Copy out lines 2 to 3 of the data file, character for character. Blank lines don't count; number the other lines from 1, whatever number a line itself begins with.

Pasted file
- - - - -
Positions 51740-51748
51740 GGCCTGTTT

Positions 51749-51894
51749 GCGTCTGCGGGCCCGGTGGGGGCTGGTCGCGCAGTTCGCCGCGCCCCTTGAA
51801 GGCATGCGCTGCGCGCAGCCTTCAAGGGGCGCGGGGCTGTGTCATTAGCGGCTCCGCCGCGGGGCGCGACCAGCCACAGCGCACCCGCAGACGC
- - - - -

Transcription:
51740 GGCCTGTTT

Positions 51749-51894